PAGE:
Far removed from the picturesque mountain streams of the Appalachians or the choppy gray waters of the Great Lakes, swamps are usually not high on the typical fisherman's list of fishing destinations. However, anglers are a strange breed; wherever there is a body of water containing fish, there will be fishermen trying to hook them.
Swamp fishing is a unique experience which must be tried in order to be appreciated. To the uninitiated, swamps are deemed as mosquito-infested bogs where one runs the risk of being mauled by an alligator. But to swamp fishing enthusiasts, swamps are exciting places to fish, because one never knows what might be lurking in the depths of the water. Swamps are also a haven for a large number of animal species, ensuring that a swamp fishing expedition will be full of nature and wildlife.
So what kind of fish can you expect to catch in a swamp? Since most American swamps are found in Southern states, it is very unlikely to find any cold-water species, such as trout or pike. Swamps also contain a large amount of decaying plant matter, resulting in waters that are too acidic for many species of fish. In fact, even some hardy species have trouble surviving in swampy waters. As a result, fish populations are usually much lower in swamps in comparison to lakes and reservoirs.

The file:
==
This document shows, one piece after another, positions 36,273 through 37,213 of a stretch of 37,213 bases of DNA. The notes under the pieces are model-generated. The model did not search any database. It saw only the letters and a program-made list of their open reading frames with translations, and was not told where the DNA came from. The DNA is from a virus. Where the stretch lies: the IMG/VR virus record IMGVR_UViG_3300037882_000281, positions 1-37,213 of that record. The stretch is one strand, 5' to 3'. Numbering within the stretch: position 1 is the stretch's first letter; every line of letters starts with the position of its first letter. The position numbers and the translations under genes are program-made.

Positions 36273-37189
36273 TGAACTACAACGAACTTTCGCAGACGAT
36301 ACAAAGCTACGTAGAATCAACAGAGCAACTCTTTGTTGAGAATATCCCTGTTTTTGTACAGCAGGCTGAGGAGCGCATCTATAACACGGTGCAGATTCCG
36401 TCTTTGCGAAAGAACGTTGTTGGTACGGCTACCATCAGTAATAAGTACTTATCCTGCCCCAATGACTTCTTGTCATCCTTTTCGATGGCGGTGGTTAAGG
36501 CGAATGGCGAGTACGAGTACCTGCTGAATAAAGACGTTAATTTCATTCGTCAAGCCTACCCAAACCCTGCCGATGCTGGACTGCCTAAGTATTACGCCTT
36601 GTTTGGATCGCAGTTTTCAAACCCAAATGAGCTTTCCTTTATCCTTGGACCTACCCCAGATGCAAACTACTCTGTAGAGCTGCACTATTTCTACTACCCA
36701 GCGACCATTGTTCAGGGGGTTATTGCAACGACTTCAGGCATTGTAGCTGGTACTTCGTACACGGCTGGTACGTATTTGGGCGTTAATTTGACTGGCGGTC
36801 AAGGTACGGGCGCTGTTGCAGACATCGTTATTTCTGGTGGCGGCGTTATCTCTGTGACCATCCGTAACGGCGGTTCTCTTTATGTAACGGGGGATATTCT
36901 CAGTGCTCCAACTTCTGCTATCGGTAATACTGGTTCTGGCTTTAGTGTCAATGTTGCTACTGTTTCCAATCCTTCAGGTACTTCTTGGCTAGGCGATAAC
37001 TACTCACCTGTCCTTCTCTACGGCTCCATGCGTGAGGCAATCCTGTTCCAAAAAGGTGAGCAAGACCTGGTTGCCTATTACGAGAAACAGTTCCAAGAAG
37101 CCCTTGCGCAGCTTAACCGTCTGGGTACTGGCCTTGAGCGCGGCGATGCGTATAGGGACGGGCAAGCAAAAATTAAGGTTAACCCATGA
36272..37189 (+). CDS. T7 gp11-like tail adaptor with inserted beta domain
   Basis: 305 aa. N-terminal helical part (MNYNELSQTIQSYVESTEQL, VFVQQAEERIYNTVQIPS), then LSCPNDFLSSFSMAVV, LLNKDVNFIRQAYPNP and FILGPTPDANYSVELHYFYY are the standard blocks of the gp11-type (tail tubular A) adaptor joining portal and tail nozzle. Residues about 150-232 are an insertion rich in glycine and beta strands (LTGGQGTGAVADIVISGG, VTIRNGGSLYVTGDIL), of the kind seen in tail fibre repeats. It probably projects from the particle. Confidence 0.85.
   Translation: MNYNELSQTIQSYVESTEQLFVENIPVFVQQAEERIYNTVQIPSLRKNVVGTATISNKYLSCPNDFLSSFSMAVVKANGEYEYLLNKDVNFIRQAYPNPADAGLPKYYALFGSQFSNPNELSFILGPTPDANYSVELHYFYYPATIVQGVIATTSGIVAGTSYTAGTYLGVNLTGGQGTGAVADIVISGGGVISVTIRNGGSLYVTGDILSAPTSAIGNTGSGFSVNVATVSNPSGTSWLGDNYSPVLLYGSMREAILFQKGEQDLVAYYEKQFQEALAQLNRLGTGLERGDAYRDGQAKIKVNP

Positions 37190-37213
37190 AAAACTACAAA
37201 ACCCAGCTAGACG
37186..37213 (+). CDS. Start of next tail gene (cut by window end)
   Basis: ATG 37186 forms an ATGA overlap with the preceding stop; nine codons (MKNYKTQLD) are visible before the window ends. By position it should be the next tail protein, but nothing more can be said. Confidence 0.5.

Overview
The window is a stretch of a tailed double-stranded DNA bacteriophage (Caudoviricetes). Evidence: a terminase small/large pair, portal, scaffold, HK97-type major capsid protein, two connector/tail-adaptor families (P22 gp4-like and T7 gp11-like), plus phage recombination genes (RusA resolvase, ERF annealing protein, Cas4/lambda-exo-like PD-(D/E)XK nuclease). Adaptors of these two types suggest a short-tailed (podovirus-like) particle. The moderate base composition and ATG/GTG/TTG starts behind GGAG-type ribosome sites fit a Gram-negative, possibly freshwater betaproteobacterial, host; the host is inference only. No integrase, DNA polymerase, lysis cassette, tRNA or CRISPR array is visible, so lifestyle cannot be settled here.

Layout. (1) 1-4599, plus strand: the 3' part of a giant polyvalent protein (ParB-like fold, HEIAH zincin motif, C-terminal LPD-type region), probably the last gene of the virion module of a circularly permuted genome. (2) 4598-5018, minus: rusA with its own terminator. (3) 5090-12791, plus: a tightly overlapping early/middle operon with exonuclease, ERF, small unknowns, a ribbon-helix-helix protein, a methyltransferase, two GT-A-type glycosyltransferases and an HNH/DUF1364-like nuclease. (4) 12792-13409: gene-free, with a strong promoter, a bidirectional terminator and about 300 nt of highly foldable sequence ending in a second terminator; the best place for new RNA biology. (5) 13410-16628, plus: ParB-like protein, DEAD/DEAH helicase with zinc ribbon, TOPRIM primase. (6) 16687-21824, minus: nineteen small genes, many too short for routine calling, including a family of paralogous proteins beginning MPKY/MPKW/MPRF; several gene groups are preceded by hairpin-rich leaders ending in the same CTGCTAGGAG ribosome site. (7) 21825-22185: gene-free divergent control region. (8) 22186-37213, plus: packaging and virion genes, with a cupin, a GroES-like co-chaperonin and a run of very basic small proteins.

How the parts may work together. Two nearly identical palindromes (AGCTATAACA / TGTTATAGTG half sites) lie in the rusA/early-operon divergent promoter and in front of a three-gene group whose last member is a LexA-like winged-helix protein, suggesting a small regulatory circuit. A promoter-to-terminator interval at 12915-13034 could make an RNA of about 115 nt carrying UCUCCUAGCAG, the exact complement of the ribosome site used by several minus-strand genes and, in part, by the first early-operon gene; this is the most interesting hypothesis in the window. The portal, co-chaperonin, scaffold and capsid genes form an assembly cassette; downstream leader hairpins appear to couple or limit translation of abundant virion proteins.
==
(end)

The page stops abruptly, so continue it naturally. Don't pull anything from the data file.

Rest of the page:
Bass are commonly caught in swamp waters, because bass have a higher tolerance for acidic water and also because swamps are teeming with amphibians, which are favorite foods for bass. Chain pickerels are also common in swamps. Pickerels, which are exceptional fighters, love to congregate in grassy waters. Chain pickerels are a great game fish because of the sheer tenacity of their strikes.
Another common species found in the swamp is the bowfin, which is a rather ugly creature sometimes referred to as the "swamp muskie". Bowfins are known for their ornery disposition as well as their powerful jaws, and they are not fun to handle because they have a reputation for biting anything within biting distance. While some anglers target this species, most fisherman consider bowfins to be a "trash" fish.
Catfish can sometimes be found in swamps, as well crappies and bream. In addition to crappies, several species of panfish can be found in swamplands, most notably the redbreasted sunfish and the bluegill.
Of all the fish species which can be found in swamps, catfish can grow to the largest size, although not all swamps are hospitable to catfish species. Pickerel and bass caught in a swamp can sometimes exceed ten pounds, but these cases are rare.